Science discoveries made by @NASAWebb are expected to revolutionize our understanding of the cosmos and our origins within the universe! Dive into what Webb could reveal about the cosmos: Credit: ESO/M. Kornmesser. #AAS238 (1/9)
Mission goals for Webb include: Search for the first galaxies that formed in early universe; study the evolution of galaxies; observe star formation; and measure physical and chemical properties and investigate the potential for life in planetary systems. #AAS238 (2/9)
Webb is equipped with specialized instruments that detect infrared wavelengths, the light just beyond the visible spectrum. Infrared radiation can penetrate dense molecular clouds, whose dust blocks most of the light detectable by Hubble. Credit: NASA/JPL-Caltech #AAS238 (3/9)
Webb will aim to help us piece together what may have happened when the universe began expanding 13.8 billion years ago. It is the first observatory that will be capable of observing the very earliest galaxies, and perhaps even some of the first exploding stars. #AAS238 (4/9)
Webb is designed to help us understand the diversity of galaxy composition and structure over space and time; how galaxies form, interact, and change; and how supermassive black holes and their host galaxies influence each other. Credit: NASA/JPL-Caltech. #AAS238 (5/9)
Webb’s infrared wavelengths can look into dusty stellar nurseries to study very young stars and how those dusty environments contribute to the formation, evolution, and diversity of stars and planetary systems: #AAS238 (6/9)
One of Webb’s most anticipated contributions will be the study of exoplanets—planets orbiting distant stars. It will determine which elements are there and what they indicate about the world, including its potential to support life. Credit: NASA/ESA/STScI #AAS238 (7/9)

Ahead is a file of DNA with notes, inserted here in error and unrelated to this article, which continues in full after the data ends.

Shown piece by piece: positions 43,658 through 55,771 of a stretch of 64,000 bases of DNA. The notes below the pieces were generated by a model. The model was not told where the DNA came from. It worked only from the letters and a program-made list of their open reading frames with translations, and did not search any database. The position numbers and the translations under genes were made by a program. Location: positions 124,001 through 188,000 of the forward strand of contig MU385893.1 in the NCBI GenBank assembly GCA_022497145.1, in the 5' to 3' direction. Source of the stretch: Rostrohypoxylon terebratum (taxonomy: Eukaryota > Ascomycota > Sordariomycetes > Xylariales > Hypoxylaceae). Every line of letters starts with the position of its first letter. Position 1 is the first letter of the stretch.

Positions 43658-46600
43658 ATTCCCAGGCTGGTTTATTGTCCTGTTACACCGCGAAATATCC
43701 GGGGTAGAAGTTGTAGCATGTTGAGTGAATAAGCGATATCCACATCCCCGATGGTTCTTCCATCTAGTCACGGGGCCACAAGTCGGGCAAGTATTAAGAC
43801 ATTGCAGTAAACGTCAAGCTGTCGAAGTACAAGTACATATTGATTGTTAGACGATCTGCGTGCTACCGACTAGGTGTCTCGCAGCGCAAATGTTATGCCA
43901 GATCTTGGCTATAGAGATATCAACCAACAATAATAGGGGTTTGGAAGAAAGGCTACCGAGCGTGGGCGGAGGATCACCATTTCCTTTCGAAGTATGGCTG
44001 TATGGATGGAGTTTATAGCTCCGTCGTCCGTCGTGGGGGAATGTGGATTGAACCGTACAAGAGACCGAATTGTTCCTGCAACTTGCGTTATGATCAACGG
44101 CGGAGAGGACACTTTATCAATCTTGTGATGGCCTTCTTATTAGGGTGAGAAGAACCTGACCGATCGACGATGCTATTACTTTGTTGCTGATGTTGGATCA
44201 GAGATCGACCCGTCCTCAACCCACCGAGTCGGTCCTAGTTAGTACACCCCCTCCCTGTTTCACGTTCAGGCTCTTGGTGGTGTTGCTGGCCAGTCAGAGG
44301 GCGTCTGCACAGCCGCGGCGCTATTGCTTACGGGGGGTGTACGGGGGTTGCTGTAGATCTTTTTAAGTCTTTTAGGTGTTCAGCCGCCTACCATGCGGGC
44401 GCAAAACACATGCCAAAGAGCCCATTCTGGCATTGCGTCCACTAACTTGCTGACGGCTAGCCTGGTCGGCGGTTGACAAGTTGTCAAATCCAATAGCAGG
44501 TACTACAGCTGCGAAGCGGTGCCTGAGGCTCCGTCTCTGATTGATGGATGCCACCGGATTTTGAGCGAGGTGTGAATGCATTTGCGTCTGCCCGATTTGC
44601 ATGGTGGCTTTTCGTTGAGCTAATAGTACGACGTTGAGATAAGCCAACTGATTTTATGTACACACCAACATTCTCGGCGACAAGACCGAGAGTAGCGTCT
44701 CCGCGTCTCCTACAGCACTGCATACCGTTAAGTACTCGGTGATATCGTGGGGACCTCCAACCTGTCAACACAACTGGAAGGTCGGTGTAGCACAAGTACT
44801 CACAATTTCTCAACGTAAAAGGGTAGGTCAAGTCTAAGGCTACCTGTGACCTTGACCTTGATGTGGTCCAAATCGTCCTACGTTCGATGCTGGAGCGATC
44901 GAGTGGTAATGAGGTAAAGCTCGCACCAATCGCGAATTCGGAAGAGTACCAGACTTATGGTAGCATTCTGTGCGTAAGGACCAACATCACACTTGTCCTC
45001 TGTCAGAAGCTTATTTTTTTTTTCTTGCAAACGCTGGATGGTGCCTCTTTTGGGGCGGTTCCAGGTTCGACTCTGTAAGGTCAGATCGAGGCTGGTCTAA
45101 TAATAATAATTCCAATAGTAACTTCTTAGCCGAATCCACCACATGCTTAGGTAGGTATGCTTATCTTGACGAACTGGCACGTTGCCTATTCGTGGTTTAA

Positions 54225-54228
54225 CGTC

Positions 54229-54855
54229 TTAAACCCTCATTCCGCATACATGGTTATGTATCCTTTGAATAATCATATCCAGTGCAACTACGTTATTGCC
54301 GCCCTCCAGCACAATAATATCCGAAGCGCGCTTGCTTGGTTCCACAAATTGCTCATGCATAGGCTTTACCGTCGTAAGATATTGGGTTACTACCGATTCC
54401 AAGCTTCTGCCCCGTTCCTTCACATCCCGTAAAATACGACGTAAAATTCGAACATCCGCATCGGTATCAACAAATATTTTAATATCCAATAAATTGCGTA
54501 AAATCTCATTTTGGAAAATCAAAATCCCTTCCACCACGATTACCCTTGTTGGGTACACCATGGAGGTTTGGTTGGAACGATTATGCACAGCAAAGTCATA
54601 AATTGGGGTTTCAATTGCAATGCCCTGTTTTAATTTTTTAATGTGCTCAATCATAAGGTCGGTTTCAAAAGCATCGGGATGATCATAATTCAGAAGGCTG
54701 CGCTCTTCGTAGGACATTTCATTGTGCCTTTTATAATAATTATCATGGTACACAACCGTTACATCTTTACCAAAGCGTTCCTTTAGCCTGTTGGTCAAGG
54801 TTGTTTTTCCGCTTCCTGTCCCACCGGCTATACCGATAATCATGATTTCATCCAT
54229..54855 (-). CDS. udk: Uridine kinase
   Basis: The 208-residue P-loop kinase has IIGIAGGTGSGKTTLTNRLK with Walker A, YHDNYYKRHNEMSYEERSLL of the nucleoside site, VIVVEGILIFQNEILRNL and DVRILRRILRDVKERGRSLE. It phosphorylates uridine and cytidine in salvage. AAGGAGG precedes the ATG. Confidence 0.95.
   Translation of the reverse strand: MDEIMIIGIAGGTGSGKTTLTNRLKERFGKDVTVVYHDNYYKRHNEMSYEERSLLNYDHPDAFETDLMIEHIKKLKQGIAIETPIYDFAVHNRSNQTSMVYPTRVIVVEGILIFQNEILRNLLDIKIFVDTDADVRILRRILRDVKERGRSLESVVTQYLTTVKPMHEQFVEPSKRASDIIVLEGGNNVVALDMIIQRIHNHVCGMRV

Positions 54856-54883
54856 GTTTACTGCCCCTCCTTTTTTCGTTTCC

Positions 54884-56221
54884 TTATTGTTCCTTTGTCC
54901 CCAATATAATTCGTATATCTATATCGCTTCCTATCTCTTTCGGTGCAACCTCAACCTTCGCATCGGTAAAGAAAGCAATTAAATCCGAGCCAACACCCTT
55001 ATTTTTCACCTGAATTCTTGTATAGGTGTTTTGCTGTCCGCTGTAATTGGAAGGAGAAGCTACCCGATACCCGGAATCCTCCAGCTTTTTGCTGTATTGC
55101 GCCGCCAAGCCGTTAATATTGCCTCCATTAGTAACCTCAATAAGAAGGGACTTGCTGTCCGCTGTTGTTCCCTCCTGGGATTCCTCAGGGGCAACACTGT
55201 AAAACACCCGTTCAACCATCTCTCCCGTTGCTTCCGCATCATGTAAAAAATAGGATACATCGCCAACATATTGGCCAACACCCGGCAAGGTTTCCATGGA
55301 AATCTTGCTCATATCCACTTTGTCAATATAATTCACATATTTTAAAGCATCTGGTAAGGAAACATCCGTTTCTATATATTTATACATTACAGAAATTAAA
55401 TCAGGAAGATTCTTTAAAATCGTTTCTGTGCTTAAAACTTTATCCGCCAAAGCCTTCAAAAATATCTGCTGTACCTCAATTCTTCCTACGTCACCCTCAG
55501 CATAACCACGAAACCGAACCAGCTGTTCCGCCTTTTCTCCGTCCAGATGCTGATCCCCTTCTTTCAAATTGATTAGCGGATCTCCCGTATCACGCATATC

Astronomers are eager to use Webb’s instruments to look the objects in our own solar system. Understanding the weather and atmospheres of planetary bodies could potentially unlock clues to the origins of Earth and life as we know it. Credit: NASA. #AAS238 (8/9)
The Space Telescope Science Institute (@stsci) offers a variety of experts working directly with the telescope and the mission who are prepared to communicate in an understandable, public-friendly manner. Connect with our news team: #AAS238 (9/9)

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More from @SpaceTelescope

9 Jun
Research telescopes include scientific instruments that record light precisely. The extreme sensitivity and precision of @NASAWebb’s four instruments support its unprecedented scientific power: Credit: NASA. #AAS238 (1/7)
Each of Webb’s four instruments is like a Swiss army knife of specialized components, with multiple ways of observing. All four can be used for investigations of the wide variety of objects that make up the universe, including planets, stars, nebulae, and galaxies. #AAS238 (2/7)
Webb’s instruments are housed in the Integrated Science Instrument Module (ISIM), which is situated behind the primary mirror on the cold side of the telescope where it is protected by the sunshield. Credit: NASA and STScI. #AAS238 (3/7)
Read 7 tweets
8 Jun
The bigger the telescope, the better its vision. @NASAWebb is the largest telescope NASA has ever sent into space. Webb is designed to be as light as possible, but still measure large enough to achieve its scientific goals: Credit: NASA. #AAS238 (1/10) Image
Webb’s key components include an enormous primary mirror to collect infrared light, a supersized sunshield to keep the telescope cold, and four scientific instruments to conduct its ambitious science operations. Credit: NASA. #AAS238 (2/10) Image
Webb’s primary mirror towers more than two stories high. For the telescope to fit in the launch vehicle, an Ariane 5 rocket, it must fold origami-style to about a quarter of its full size, then unfold on its way to its orbit location. #AAS238 (3/10)
Read 10 tweets

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